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What are the meal and rest break requirements for California employees?

Unless a collective bargaining agreement or a few limited exceptions apply, most employees who work in California for more than five hours per day must be provided with at least a 30-minute meal period. If the employee works no more than six hours, the meal period may be waived by mutual consent of both the employer and the employee. In addition, any time an employee works more than 10 hours in one day, he or she must receive a second meal period of at least 30 minutes. However, if an employee works a total of no more than 12 hours in one day, then the second meal period may be waived by mutual consent of both the employer and the employee.

Unless an employee is relieved of all duty during a 30-minute meal period, the meal period shall be considered an "on-duty" meal period and counted as time worked. An "on-duty" meal period shall be permitted only when the nature of the work prevents an employee from being relieved of all duty and when an on-the-job paid meal period is agreed to in writing by all parties. The written agreement must state that the employee may, in writing, revoke the agreement at any time.

If the employer requires the employee to remain at the work site or facility during the meal period, the meal period must be paid. This is true even when the employee is relieved of all work duties during the meal period. In April 2019, a federal district court found that an employer may be liable for premium pay penalties when there are policies or practices in place, such as security checkpoints at facility exits, that discourage employees from leaving the premises, even if the employees actually receive a full 30-minute uninterrupted meal period.

In all places of employment where employees are required to eat on the premises, a suitable place for that purpose must be designated. No definition for "suitable place" is provided in the California regulations.

If a meal period occurs on a shift beginning or ending between the hours of 10 p.m. and 6 a.m., facilities must be available for securing hot food and drink or for heating food or drink, and an employer must provide a suitable sheltered place in which employees can consume such food or drink (applies to all IWC orders except orders 12, 14, 15 and 16).

The Brinker case decision issued by the California Supreme Court on April 12, 2012, clarified some common questions employers face when providing meal and rest periods to their employees. For example, the court explained when meal periods should be permitted to commence throughout the workday. Specifically, the first meal period must be permitted to commence no later than after five hours of work or the start of the sixth hour of work (five hours on the clock). The second meal period must be permitted to commence no later than after 10 hours of work or the start of the 11th hour of work (10 hours on the clock).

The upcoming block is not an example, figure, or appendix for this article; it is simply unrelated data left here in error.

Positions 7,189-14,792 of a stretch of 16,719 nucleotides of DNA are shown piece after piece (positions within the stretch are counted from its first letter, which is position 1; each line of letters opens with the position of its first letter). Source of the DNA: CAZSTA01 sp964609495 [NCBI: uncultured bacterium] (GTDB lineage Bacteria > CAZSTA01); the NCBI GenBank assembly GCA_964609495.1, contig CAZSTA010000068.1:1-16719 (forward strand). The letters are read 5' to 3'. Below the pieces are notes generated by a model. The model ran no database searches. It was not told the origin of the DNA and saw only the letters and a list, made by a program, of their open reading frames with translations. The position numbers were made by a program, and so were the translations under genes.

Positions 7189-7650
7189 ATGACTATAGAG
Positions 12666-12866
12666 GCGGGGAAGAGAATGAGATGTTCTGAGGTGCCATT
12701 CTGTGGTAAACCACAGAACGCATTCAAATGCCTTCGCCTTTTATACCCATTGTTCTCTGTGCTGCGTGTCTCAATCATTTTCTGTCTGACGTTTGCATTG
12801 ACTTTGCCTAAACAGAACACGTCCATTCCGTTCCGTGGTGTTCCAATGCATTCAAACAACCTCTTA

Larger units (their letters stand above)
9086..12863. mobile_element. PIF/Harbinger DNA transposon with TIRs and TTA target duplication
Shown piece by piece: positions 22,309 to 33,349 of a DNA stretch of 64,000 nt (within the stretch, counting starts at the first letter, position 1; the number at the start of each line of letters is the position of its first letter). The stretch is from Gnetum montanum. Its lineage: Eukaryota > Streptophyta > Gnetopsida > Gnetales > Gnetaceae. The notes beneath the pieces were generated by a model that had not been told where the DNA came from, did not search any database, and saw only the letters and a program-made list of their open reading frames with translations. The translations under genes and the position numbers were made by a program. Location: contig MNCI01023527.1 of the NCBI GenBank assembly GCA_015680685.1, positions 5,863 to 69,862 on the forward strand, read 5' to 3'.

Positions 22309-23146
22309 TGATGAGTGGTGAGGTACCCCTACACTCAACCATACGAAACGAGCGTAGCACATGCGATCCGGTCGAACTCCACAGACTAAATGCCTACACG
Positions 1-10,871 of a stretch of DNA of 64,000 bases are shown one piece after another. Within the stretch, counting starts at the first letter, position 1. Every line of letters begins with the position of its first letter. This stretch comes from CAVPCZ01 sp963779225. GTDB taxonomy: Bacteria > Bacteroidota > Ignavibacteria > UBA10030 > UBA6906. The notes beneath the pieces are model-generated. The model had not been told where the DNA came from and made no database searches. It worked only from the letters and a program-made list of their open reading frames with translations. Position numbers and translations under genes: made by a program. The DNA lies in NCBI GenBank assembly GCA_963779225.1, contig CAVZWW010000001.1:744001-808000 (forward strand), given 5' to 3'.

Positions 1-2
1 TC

Generally, employers should review their policies to ensure that:

  • Employees are aware of their meal and rest break entitlements.
  • Employees record the time they begin and end each meal break.
  • Employees who are not able to take a meal or rest break because of work requirements report this on their timesheets and are paid as required.

There are some limited exceptions for certain occupations and industries outlined in Labor Code 512.

Source: California Department of Industrial Relations (DIR)

Rest Periods

In California, the Industrial Welfare Commission (IWC) wage orders require that employers authorize and permit nonexempt employees to take a rest period that must, insofar as practicable, be taken in the middle of each work period.

The rest period is based on the total hours worked daily and must be at the minimum rate of a net 10 consecutive minutes for each four-hour work period or major fraction thereof. The Division of Labor Standards Enforcement (DLSE) considers anything more than two hours to be a "major fraction" of four. A rest period is not required for employees whose total daily work time is less than three and one-half hours.

The rest period is defined as a net 10 minutes, which means that the rest period begins when the employee reaches a designated rest area. Employers are required to provide suitable resting facilities for employees during working hours in an area separate from the toilet rooms or the work area.

The rest period is counted as time worked, and therefore, the employer must pay for such periods.

Exceptions to rest periods exist under the wage orders for certain employees and occupations.

Source: California Department of Industrial Relations (DIR)


When an employer does not provide an employee with a required meal or rest period, it must pay the employee one hour of pay at the employee's regular rate of compensation for each workday that the employee does not receive his or her meal or rest period. In United Parcel Service v. Superior Court of Los Angeles County, a California Court of Appeal ruled that because meal and rest periods are separate requirements, employers that fail to provide both meal and rest periods in a single day must pay the employee an additional two hours of pay, not one.

Rest Periods for Lactation

Pursuant to Labor Code Section 1030, every employer, including the state and any political subdivision, must provide a reasonable amount of break time to accommodate an employee desiring to express breast milk for the employee's infant child. See Under California law, what must an employer do to accommodate lactating mothers in the workplace?


California meal and rest period requirements are complex. For more detailed information or a legal interpretation for your specific employment situation, it is best to seek legal advice from your employment attorney.


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